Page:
Comunitee is a new social network with the news-obsessed reader in mind. It purports to deliver news based on the your reading patterns, cutting away the clutter that you see on social networks that were not built with news as the main type of content. Its name is a mashup of the words "community" and "committee," which is the driving concept behind this combination social network and news site.
In its attempt to be as simple as possible, Comunitee employs a combination of social network functions, including Lists (Twitter and Facebook), Circles (Google+), socially relevant news (Digg), personalized news apps (Zite, Flipboard, News360), news based on your social graph (Facebook), frictionless sharing (Facebook), discovery (StumbleUpon) and news based on your interest graph (Twitter).
When you log-in to Comunitee, you first tell it what categories and subsequent keywords you are interested in. For example, under Technology I selected Apple, Apps, Gadgets, Google and Hacking; in the Entertainment category, I narrowed it down to Books and Hip Hop. Now Comunitee knows a few of my interests. In the Comunitee section, I can choose to invite friends from Facebook and LinkedIn, and via email. Employing a similar logic as Facebook Lists, the friends that do filter in from those networks can be organized into comunitees of friends, co-workers, and custom.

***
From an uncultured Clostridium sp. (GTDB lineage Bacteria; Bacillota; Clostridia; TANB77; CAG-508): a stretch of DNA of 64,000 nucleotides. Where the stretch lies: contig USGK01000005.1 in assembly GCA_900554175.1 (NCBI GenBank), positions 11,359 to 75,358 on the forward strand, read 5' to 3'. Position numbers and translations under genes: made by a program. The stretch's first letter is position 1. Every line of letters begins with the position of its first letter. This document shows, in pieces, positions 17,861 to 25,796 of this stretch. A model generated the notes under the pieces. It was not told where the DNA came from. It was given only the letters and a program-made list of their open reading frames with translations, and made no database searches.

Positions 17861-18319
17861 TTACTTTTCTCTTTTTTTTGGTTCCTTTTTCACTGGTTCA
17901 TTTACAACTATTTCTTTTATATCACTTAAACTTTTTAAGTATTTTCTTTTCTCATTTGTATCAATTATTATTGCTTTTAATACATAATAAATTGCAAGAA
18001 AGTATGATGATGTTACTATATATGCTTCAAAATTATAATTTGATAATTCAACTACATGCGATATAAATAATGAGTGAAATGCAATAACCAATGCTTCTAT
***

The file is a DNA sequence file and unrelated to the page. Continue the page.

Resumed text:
Comunitees are organized a lot like Google+ Circles. For example, "Tech Entrepreneurs" might be its own comunitee, much like it could be its own circle on Google+. This comunitee will curate all the news that falls under this topic based on other users' reading patterns. You can also switch it up by allowing one of your "comunities" to curate a section of the site. For example, if you choose Tech and then select your "Tech Entrepreneurs" comunitee, your Tech section is curated by the that comunitee. As you build a presence on Comunitee, you will earn Foursquare-like badges.
Comunitee also employs the idea of frictionless sharing. Unlike Facebook, which sprang seamless sharing on its users, Comunitee users sign up for the site already knowing that every article clicked will automatically show up in their My News section, which is created organically. By tracking a user's reading patterns, it surfaces content that matches your interests. All other news is categorized into "All News," "Interest Feed," which is just based on the interests you select. "Comunitee Feed" is a feed of news from your curated comunitees.
"Our goal with Comunitee is to make consuming personalized/social news as simple as possible," Comunitee CEO Don Daszkowski tells me. "Every time we think about incorporating a new feature we ask ourselves if it fits our model which is 'users are expected to read news and invite friends.' We want to make the user experience is as easy as possible."
Social news site Digg does over a personalization section, but Comunitee takes that a step further by bringing in friends from Facebook and LinkedIn. You can also invite friends via email. Unlike Digg, Comunitee isn't interested in asking users to vote articles up or down. The site does all of that for you. In that sense, Comunitee is similar to discovery engine StumbleUpon, which organizes content based on your taste graph.
Comunitee is an interesting concept, but the site itself employs so many different aspects of the social web that it might actually be making itself more complicated.